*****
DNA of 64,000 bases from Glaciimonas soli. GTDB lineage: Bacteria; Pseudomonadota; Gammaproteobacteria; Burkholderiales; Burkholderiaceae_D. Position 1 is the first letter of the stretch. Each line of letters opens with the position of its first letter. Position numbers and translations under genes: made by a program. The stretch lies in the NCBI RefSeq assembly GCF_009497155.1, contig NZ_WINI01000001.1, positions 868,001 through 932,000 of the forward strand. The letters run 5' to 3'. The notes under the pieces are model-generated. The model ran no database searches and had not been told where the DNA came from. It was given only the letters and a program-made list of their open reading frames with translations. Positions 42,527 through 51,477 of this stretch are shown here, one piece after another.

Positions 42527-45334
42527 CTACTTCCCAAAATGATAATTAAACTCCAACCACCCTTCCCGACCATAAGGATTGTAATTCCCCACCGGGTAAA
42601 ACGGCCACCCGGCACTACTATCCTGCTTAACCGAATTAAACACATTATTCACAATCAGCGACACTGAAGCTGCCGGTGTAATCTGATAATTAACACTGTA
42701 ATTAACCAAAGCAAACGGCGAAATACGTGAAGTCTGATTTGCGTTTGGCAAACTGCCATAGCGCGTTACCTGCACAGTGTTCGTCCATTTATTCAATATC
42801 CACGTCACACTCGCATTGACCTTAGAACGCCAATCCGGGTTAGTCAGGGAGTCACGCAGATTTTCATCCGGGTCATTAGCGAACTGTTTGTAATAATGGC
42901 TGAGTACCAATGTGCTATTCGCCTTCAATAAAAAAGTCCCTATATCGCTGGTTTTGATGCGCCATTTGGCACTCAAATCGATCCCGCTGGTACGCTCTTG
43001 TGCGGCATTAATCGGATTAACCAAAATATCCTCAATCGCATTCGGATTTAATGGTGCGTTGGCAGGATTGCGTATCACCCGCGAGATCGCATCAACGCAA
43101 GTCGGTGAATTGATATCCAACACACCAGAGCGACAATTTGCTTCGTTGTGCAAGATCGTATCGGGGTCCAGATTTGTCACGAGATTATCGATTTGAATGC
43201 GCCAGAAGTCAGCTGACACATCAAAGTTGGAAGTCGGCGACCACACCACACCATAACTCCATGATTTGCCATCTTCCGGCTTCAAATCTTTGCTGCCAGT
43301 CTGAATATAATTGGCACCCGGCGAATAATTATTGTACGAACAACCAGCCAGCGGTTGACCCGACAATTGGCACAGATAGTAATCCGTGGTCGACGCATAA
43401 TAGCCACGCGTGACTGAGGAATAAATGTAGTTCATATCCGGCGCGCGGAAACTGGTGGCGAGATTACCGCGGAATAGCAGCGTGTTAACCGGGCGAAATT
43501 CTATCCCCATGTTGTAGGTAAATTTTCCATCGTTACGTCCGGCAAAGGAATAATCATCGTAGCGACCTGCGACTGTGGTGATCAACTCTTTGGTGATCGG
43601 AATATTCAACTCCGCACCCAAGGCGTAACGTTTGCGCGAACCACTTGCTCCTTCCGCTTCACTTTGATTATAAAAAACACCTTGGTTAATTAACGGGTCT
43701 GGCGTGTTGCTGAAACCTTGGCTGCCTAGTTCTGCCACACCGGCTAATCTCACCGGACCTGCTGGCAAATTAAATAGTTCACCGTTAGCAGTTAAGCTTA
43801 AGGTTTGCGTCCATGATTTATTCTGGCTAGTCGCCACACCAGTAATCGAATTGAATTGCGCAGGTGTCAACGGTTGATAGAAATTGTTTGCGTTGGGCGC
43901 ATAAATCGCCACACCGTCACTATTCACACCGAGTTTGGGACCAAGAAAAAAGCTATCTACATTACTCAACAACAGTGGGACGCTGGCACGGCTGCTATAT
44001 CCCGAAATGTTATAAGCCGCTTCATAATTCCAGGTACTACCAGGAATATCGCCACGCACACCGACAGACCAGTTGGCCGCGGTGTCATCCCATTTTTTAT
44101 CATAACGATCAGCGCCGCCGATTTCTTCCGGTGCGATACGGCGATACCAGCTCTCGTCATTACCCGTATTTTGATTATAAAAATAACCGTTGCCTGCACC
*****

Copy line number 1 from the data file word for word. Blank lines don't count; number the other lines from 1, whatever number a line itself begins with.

DNA of 64,000 bases from Glaciimonas soli. GTDB lineage: Bacteria; Pseudomonadota; Gammaproteobacteria; Burkholderiales; Burkholderiaceae_D. Position 1 is the first letter of the stretch. Each line of letters opens with the position of its first letter. Position numbers and translations under genes: made by a program. The stretch lies in the NCBI RefSeq assembly GCF_009497155.1, contig NZ_WINI01000001.1, positions 868,001 through 932,000 of the forward strand. The letters run 5' to 3'. The notes under the pieces are model-generated. The model ran no database searches and had not been told where the DNA came from. It was given only the letters and a program-made list of their open reading frames with translations. Positions 42,527 through 51,477 of this stretch are shown here, one piece after another.